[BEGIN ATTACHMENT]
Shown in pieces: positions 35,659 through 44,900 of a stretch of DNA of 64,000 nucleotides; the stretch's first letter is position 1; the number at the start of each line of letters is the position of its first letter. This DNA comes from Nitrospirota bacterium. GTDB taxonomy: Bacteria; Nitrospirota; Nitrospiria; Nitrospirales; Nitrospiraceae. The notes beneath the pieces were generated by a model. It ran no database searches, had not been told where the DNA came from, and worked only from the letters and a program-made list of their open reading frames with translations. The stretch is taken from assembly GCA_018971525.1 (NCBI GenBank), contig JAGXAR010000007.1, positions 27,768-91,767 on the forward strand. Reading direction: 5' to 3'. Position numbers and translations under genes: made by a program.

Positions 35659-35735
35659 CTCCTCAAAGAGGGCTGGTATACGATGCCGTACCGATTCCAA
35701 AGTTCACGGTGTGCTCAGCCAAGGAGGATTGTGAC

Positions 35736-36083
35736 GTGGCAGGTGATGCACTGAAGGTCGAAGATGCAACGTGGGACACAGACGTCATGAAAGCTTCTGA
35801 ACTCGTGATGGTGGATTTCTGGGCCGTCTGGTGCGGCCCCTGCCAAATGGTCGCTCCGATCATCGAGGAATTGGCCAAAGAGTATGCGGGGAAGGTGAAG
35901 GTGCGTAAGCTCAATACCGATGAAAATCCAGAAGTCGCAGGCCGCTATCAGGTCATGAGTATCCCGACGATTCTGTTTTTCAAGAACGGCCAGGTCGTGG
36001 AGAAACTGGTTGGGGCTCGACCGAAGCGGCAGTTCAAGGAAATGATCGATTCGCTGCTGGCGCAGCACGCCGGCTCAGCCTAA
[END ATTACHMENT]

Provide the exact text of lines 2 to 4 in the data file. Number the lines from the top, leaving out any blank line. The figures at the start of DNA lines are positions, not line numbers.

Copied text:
Positions 35659-35735
35659 CTCCTCAAAGAGGGCTGGTATACGATGCCGTACCGATTCCAA
35701 AGTTCACGGTGTGCTCAGCCAAGGAGGATTGTGAC